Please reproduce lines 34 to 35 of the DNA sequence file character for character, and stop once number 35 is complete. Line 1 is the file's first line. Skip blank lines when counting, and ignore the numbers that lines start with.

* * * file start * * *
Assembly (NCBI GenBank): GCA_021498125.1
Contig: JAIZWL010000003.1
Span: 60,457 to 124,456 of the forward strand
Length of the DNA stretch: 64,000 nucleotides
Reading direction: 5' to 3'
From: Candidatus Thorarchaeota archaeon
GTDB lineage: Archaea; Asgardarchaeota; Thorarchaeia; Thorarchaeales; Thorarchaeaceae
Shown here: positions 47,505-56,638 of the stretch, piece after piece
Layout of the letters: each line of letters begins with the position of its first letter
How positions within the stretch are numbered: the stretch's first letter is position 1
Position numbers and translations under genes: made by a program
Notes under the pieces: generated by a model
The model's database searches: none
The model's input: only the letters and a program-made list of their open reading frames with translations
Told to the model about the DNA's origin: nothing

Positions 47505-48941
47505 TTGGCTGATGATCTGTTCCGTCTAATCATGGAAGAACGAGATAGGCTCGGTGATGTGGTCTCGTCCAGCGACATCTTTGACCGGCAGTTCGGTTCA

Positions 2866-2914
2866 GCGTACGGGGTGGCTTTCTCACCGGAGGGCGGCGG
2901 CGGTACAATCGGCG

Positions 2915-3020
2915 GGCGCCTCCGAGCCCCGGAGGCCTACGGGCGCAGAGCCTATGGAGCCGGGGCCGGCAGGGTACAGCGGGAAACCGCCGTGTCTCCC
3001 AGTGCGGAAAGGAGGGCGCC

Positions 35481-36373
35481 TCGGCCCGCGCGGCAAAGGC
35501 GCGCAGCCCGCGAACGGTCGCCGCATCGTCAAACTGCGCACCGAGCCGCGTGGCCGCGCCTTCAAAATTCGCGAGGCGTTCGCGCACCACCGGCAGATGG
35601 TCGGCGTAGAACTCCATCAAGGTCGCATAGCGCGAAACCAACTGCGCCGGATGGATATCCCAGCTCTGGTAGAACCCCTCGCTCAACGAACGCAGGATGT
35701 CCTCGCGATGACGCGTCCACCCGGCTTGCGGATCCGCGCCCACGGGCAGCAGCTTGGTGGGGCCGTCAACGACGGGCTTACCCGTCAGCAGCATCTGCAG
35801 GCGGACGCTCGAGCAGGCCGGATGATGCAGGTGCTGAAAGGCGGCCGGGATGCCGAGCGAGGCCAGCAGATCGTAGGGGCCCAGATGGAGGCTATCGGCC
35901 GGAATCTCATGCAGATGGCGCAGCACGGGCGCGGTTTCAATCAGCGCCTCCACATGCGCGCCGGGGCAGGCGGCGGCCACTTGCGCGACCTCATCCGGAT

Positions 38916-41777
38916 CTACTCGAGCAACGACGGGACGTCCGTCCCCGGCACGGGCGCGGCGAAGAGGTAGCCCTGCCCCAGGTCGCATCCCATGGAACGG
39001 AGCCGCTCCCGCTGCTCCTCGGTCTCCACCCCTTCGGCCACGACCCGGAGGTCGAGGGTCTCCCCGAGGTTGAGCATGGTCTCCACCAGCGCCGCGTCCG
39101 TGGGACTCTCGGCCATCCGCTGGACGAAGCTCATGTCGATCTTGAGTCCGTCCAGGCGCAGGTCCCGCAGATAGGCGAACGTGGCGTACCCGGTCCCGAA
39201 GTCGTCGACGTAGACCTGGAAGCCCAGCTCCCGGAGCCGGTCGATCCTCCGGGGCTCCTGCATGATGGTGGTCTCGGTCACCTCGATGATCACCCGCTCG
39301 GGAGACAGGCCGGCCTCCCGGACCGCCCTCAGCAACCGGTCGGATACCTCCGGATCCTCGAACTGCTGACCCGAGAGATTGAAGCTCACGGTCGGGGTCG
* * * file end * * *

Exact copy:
39101 TGGGACTCTCGGCCATCCGCTGGACGAAGCTCATGTCGATCTTGAGTCCGTCCAGGCGCAGGTCCCGCAGATAGGCGAACGTGGCGTACCCGGTCCCGAA
39201 GTCGTCGACGTAGACCTGGAAGCCCAGCTCCCGGAGCCGGTCGATCCTCCGGGGCTCCTGCATGATGGTGGTCTCGGTCACCTCGATGATCACCCGCTCG